to improve the reliability of this time-mode circuit.

* C('! lter 3: SNR Comparison Of Weighted Averaging Circuits. In this
chapter we derive expressions for the Signal-to-noise ratio of voltage-mode,
current-mode and time-mode 2-input weighted average circuits, use these
expressions to compare and contrast the SNR performances of those circuits
and verify the observations with simulations.

* C('! lter 4: Other Time-Mode Circuit Examples. This chapter describes other
time-mode circuit examples including the weighted difference, weighted sum,
scalar product, maximum, minimum and thresholded difference operations.

* C'!i lter 5: Application Of Time-Mode Circuits. In this chapter we talk
two applications of linear time-mode computational circuits: We start
with the design of a time-mode edge detector that interfaces directly to a
time-to-first-spike imager. Later we describe the design of a 3-tap time-mode
FIR filter. We analyze these two applications and describe the advantages of
using time-mode circuits for these applications.

* C'!i lter 6: Non-Linear Time-Mode Computation. In this chapter we discuss
two different methods of performing non-linear computation using time-mode
circuits: The first method implements non-linear arithmetic using a time-mode
multi-li-r perception and the second method implements non-linear
arithmetic by introducing non-linearity in the existing linear computational
blocks.

* ('!i lter 7: Conclusion And Future Work. This chapter concludes the thesis by
recapitulating all the main points of the thesis. We also discuss possible future
research work.















CHAPTER 2
THE WEIGHTED AVERAGE CIRCUIT

2.1 Time-Mode Weighted Averaging Circuit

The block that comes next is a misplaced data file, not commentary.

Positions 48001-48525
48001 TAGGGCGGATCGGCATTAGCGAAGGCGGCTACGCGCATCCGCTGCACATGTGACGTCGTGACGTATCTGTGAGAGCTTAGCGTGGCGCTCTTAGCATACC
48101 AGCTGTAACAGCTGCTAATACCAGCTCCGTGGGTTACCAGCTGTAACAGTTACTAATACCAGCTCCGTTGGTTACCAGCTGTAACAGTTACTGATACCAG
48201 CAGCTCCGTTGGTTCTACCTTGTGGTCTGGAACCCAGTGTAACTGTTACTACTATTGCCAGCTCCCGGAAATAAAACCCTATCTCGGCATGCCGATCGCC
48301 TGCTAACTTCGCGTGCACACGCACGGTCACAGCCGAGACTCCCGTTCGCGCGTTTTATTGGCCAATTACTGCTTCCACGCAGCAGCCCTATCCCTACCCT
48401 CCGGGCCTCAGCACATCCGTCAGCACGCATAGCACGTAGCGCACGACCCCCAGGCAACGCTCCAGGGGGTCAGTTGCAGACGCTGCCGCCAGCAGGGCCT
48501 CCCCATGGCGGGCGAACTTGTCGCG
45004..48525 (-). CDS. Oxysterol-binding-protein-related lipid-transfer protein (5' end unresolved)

temp
Vc

M 2TH .




0 t -- t --
St 2 OUT t

A) B)

Figure 2-1. Time-mode weighted average circuit. A) Circuit schematic. B)
Idealized graph showing the capacitor voltage at different time periods.


Figure 2-1A illustrates the basic elements used to perform a weighted sum of

temporal signals. In general, the circuit can process many input steps but only two

are shown for simplicity. The circuit consists of a single capacitor and comparator

plus an inverter, current source and pfet for each input1 The rising edges of the

input steps correspond to the time values tl and t2 representing the two input

values. The PMOS transistors M1 and I[.l act as switches. The two current sources

I, and I2 are connected to the sources of the PMOS transistors to start charging

the capacitor C when the step inputs rise. The comparator senses the voltage

across the capacitor and outputs a step when the voltage reaches the threshold




1 The inverters would not be necessary if nfets were used to sink current or if an
inverted step function was used to represent input and output values. Furthermore,
source signalling should be used to reduce charge injection effects as explained in
[13].









voltage VTH. Once the block outputs a step, an appropriate reset stage (not shown

in the figure) resets the capacitor to OV. The current sources I, and I2 charge the

capacitor during different time periods as shown in Figure 2-1B.

Initially, the voltage across the capacitor (Vc) is reset to ground. For

simplicity, let tl < t2 < tOUT. The capacitor voltage Vc stays at OV until the

first step arrives at time tl. Transistor M1 turns on and the voltage Vc linearly

increases with the current source I1 charging capacitor C. This linear increase

continues until time t2 when the second step arrives. For purposes of the following

discussion, the capacitor voltage at that instant is labeled Vtemp.

The value of Vtmp is computed during the period tl to t2 as

I6
Vtemp (t2 t1) (2-1)
C

Similarly, during the period t2 to touT (the time for the capacitor to charge to

VTH)
II + I2
VTH Vtemp = (tOUT t2) (22)
C

Solving Eqs. 2-1 and 2-2 gives:

Iltl + I2t2 CVTH
tour + (2-3)
Il + 12 Il + 12

where tour is the time when the output step makes its transition from low to high

voltage. Eq. 2-3 is symmetric with Iltl and I2t2 so the assumption that tl < t2 can

be relaxed. However, we still need to assume that tour occurs after t1 and t2 to

ensure the validity of the equations.

The minimum value of tour in Eq. 2-3 occurs if tour = t2 and substituting

into Eq. 2-3, gives


I2t2 Itl = CVTH


(2-4)









Therefore for general values of tour above the minimum value,


I2t2 Iltll < CVTH


(2-5)


Eq. 2-5 provides the relation to be met for Eq. 2-2 to be valid. For the special case

where II = 12 = I, then the output step time tot is the mean of tl and t2 plus a

programmable constant (CVTH/21).

For unequal values of I1 and 12,


Iltl + 12t2 CVTH
toUTr = + 1
li + I 2 I + 12


(2-6)


where CVTH is a constant. The above equation is valid, when